Goodbye, corner bathtub

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Tonight is our last night in our black-and-white-and-red-all-over Croatia apartment. What I’ve come to think of as our “Duran Duran” décor era is about to be over.

Our original plan was to move back to the States before the new year. Turns out, we’re staying in Croatia for a few more months. But first, we’re going to spend Christmas in Germany. I’ve always wanted to visit a German Christmas market, and just for a moment, feel like I was in a snow globe scene. I hope it is magical for the whole family.

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I found a housesitting job for us on TrustedHousesitters, a website that’s something like Airbnb for pet lovers. The boys will get the Christmas joy of dog-sitting a labradoodle. In exchange, we will get to stay in a German home whose owners are leaving a decorated tree up for us. Their town has already had some snow this week. We really might get our winter wonderland.

On the way there, we’re going to see some friends from Sarge’s Army days and celebrate Sarge’s birthday. It’s bound to be a fun reunion.

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Tomorrow, we’ll bid goodbye to our home for the last half a year. I will miss the giant corner bathtub, the light-filled rooms and the sunset views from the balcony. I’ll also miss our kind landlords, who leave fruit and vegetables at our doorstep and were the first to introduce us to the local culture. I’ll even miss Orange, the turtle that lives in the yard, and the landlords’ sweet dog, Lily.

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We arrived in Croatia with one duffel bag and one backpack each. (Except that one lost backpack the airline never recovered.) Our move to a new apartment by the marina will take several trips for all the extras we’ve accumulated – mostly household goods and beach gear, kid stuff and bicycles. I told Sarge we might have to introduce the country to yard sales before we leave. We’re limited to 22 pounds of carry-on luggage and 44 pounds of checked luggage each when we move back home.

Part of the experience of living abroad has been living with less. Maybe it will help me clear the clutter when I get back to my “real” life. Maybe I can finally clear the boxes out of my basement in Kentucky without wanting to hang on to everything. For now, I’m still savoring living in new places and soaking up the scenery. I’m not ready to leave just yet.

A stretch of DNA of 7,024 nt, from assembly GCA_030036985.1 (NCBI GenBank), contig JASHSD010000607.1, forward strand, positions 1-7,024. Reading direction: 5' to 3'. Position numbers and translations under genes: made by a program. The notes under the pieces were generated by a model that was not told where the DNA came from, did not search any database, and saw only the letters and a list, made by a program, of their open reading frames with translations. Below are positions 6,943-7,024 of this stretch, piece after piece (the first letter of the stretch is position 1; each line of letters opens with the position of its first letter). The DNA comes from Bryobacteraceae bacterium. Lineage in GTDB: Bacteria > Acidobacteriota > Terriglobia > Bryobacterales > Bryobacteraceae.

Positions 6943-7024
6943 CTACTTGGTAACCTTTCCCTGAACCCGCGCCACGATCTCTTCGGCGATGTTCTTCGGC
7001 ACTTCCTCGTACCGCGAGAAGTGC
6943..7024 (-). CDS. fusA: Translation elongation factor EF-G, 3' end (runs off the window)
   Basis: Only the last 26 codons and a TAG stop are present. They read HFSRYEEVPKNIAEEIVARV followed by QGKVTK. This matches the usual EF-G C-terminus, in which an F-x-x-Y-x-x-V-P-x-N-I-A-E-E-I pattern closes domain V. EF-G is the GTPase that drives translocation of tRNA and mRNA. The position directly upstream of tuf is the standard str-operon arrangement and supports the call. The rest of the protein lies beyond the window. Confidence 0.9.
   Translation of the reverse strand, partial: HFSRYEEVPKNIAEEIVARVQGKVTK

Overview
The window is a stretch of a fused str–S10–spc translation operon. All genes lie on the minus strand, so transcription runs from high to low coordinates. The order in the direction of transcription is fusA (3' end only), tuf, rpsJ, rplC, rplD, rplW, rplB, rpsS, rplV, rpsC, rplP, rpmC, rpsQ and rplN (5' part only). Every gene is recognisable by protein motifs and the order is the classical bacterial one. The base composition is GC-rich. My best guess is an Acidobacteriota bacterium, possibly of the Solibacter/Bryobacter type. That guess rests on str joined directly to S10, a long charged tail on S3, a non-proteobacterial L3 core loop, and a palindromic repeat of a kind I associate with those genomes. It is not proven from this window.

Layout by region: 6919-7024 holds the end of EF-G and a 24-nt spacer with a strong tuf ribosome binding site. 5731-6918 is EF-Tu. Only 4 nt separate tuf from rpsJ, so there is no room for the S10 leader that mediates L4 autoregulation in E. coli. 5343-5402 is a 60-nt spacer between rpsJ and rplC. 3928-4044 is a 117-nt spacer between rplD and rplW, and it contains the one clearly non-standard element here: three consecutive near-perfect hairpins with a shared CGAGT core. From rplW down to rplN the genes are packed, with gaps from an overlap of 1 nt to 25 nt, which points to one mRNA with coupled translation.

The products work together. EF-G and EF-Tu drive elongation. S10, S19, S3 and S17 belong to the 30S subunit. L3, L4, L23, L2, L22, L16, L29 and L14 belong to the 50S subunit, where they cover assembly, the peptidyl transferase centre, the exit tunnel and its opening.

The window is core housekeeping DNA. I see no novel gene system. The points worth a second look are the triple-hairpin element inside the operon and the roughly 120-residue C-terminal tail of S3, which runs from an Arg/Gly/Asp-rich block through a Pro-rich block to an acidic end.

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Good friends and great adventures

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After three months of living abroad, our first visitors from America have finally arrived, and I’ve been counting down the days for them to get here.

I told Sarge I was looking forward to talking to Americans again. He said I could always talk to him. But it’s really not the same as talking to my girlfriends from back home. Even with messages and video chats, being far from home has made me miss the human connection of longtime friendships, the same way my kids have missed their school friends. I’m grateful to have friends who would travel the world just to see me.

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My friend Tanya A has been my pal since we were newspaper reporters just out of college, and everyone on the city desk called us “Tanya A” and “Tanya B,” since our maiden names start with A and B. We’ve signed Christmas cards to each other that way ever since. We’ve seen each other through career moves, failed relationships, pregnancies and all the milestones that longtime friendships withstand.

She’s traveled across the country to see me get married in Hawaii, be Godmother to my son in Alabama, go boating in Indiana and stay connected in points in between. Our families have spent weekend trips together and have become close, and our kids are like cousins. Right now, all five kids are piled in one room on beds and air mattresses for a week of sleepovers.

Sleepovers are among the things my boys have missed about America. Their friends in Croatia haven’t had the same American sleepover experience. But the boys and their Chicago cousins brought the experience here, complete with popcorn, Nerf guns and Minecraft video game battles.

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My boys have shown off their favorite find in the Adriatic Sea – inflatable water parks. These are like bounce houses on the water, and my boys can spend hours on them wearing themselves out. Spending the afternoon at one yesterday may explain why all five kids are still asleep this morning.

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Travel has been a unifying bond for us. The kids remember a Spring Break trip to meet up at the Children’s Museum of Indianapolis one year. We took a trip to Chicago to see them the year after that. Last year, we met to go pontoon boating on a lake. The kids’ memories of each other are like a collection of vacation snapshots. And we are creating some new ones this week.

One of the great things about being here is having the chance to experience things that are new to everyone. I’m just as excited to be reacquainted with my old pal and reflect on all of the places we’ve already been together.